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Faculty of Law | University of the Western Cape

Research Portal

Faculty of Law | University of the Western Cape


Cleaning Up : A sociological investigation into the use of outsourced housecleaning services

Resource title information

David du Toit (March 2020). Cleaning Up : A sociological investigation into the use of outsourced housecleaning services.

Further detail

Publication type
Academic journal articles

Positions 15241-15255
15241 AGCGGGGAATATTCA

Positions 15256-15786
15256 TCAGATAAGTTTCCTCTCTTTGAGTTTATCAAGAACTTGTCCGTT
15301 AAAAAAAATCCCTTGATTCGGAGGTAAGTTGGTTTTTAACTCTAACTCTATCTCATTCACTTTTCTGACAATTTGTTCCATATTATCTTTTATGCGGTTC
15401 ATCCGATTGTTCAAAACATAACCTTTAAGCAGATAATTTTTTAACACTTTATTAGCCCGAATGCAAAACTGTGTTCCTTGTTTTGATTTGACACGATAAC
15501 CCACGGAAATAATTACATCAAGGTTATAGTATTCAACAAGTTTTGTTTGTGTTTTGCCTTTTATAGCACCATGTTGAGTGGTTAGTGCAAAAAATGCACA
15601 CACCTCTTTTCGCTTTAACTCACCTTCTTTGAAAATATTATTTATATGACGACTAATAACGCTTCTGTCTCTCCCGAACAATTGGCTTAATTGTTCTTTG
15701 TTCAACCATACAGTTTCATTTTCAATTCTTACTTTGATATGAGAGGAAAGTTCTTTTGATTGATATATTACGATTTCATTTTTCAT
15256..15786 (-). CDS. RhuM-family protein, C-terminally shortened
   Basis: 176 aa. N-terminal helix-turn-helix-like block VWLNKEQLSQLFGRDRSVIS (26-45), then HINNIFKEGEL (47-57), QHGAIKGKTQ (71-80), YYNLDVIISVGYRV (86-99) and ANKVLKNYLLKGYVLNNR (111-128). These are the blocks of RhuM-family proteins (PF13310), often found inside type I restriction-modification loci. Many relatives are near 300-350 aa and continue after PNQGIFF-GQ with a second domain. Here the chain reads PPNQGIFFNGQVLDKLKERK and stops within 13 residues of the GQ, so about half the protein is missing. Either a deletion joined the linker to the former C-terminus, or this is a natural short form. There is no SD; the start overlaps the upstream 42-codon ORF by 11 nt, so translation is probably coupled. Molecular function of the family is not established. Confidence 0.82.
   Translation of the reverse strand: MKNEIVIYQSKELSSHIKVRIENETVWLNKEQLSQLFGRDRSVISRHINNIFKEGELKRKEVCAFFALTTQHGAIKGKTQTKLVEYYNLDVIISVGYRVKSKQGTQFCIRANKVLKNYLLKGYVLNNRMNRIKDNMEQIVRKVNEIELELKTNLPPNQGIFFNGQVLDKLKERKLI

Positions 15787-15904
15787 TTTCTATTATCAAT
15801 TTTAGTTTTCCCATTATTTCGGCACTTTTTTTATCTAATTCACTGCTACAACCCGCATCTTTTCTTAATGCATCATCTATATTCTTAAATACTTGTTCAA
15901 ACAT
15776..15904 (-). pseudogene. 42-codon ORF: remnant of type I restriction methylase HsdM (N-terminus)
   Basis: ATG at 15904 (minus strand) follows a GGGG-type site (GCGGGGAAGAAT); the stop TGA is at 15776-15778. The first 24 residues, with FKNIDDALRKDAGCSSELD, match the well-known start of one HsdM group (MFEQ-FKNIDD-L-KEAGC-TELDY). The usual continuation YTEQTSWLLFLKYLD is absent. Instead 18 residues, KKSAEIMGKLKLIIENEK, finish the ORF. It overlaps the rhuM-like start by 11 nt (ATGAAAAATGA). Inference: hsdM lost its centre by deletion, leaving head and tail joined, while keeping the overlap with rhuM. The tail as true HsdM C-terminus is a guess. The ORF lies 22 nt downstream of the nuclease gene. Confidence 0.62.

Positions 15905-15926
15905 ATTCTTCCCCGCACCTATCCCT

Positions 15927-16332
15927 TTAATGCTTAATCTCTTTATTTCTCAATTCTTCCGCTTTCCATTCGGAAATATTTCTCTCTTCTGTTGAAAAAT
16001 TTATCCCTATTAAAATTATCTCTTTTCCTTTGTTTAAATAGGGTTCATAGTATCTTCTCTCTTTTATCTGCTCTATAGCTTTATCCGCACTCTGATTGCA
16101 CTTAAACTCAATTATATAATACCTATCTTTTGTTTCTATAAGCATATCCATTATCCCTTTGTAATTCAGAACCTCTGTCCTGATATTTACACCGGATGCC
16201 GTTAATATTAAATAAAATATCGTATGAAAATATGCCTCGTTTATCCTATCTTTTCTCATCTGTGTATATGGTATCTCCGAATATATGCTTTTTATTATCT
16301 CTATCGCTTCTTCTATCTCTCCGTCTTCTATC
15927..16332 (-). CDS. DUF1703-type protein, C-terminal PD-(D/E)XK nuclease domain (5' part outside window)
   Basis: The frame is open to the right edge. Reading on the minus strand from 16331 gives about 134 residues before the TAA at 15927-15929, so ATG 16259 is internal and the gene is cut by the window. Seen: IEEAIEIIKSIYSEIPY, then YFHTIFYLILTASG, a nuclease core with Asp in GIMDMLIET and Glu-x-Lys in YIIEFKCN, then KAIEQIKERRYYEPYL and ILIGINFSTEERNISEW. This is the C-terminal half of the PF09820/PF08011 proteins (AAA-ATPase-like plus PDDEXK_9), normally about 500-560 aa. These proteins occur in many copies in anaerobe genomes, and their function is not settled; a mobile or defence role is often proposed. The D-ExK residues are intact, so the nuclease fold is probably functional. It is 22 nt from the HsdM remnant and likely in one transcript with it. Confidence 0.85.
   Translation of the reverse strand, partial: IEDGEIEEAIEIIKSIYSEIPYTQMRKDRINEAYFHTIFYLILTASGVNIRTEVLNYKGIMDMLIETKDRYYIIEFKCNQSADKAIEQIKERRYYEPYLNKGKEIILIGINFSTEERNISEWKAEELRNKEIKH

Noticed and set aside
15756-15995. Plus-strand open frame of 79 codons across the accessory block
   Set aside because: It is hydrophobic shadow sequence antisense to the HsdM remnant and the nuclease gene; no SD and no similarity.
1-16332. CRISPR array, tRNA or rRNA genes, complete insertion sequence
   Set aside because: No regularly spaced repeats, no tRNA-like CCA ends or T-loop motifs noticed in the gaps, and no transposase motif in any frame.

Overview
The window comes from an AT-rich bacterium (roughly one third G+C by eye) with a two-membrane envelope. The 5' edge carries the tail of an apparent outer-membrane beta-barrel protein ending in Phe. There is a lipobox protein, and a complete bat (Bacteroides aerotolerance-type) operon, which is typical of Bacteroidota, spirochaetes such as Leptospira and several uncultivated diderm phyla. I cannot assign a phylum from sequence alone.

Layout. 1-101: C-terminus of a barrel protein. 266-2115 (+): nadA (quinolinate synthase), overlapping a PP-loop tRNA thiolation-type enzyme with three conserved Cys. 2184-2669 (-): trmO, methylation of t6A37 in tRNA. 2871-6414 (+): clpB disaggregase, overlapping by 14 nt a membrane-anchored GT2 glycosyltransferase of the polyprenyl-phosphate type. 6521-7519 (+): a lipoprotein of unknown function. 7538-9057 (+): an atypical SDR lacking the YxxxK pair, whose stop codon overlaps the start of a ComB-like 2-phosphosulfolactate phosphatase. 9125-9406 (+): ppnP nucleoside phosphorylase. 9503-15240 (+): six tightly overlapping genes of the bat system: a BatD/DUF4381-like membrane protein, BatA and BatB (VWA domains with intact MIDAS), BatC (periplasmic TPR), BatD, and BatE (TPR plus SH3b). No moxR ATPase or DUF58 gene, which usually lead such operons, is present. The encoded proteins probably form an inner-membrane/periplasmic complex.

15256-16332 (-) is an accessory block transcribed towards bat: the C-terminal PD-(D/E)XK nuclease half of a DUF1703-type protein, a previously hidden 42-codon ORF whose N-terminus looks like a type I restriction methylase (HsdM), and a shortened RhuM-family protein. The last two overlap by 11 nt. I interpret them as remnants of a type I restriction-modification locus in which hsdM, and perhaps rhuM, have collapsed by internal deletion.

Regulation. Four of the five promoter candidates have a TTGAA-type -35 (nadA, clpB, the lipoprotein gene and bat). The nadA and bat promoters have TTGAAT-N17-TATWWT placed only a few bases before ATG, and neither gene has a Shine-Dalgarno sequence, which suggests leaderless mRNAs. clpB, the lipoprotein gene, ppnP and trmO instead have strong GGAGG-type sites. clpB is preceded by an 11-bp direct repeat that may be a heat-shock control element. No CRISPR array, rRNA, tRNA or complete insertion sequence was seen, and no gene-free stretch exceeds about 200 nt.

The nature of paid domestic work is changing. Where the shift from full-time, live-in and live-out, to part-time and temporary domestic work has been well documented in the literature, a new trend of domestic outsourcing is prevalent. People can contract out or outsource domestic or care duties to domestic service firms that render professional, tailored, and hassle-free services. A particular issue at hand is the outsourcing of cleaning through housecleaning service firms. Few studies have looked at this trend, but it appears that many people no longer employ a domestic worker directly, but through a housecleaning service firm that brings forth a different dynamic to domestic work. Professionalism, the standardisation of cleaning services, and numerical and functional flexibility are some of the changes it offers people using these services. International literature indicates that the use of housecleaning service firms is linked to reconciliation between work and family demands, especially since the rise of women in formal employment. Other factors show that state interventions through tax cuts are linked to the increased use of housecleaning services in some European countries. There is also a link between changing household sizes, and an ageing population that renders the need for domestic outsourcing. In South Africa, where the contracting in or employing of domestic workers is the norm among the middle-class, it is unclear why people use outsourced housecleaning services. The primary aim of this dissertation, is, therefore, to identify factors, which contribute to the use of housecleaning services in South Africa. From a theoretical perspective, feminism, maternalism, changes in work and employment patterns and life cycles are used to provide a deeper understanding into the use of housecleaning services. Using a mixed-methods design, I focused on three outsourced housecleaning service firms that render team cleaning under similar terms and conditions. By focusing on clients’ perspectives, the following factors were found to have an effect on the use of housecleaning services. Firstly, the broad benefits of using housecleaning services, which include high levels of professionalism, reliable and trained domestic employees, and a tripartite employment relationship that limits dependency and responsibility, was found as a particular reason why housecleaning services are used. Demographical and household characteristics profiles and life cycle patterns of clients also affect the need to use housecleaning services. It was found that clients of housecleaning services are mainly white and female, aged in their fifties. Clients also predominantly live in households with less than three members. Another finding reveals that a large percentage of clients have shifted from employing a domestic worker privately to hiring a housecleaning service firm. It was found that labour legislation and the underlying issues of a personal bipartite employment relationship contribute to the shift to housecleaning services. Finally, this study also looked at the disadvantages of using housecleaning services from current and former clients’ views and found that the loss of control, feelings of detachment and lack of consistency regarding cleaning were some of the issues for terminating the use of housecleaning services. In closure, a novel contribution of this study is that outsourced housecleaning services have been widely neglected in a context where domestic work is a major source of employment for thousands of black women in South Africa. By outsourcing domestic work to housecleaning services, not only are physical cleaning tasks outsourced, but also maternalism and emotional labour. This study shows that some people are no longer willing to have a relationship with the people who clean their homes and that they believe it is simply not worth the effort to maintain a relationship. The interaction between clients and domestic employees are stripped to the bare minimum. What this study ultimately shows is how race and class oppression is renegotiated in the domestic work sphere when domestic labour is outsourced to housecleaning services. The long-term effects of housecleaning services are far-reaching. By integrating a mix of qualitative and quantitative data, this study is one of the most comprehensive studies to date on outsourced housecleaning services in South Africa.

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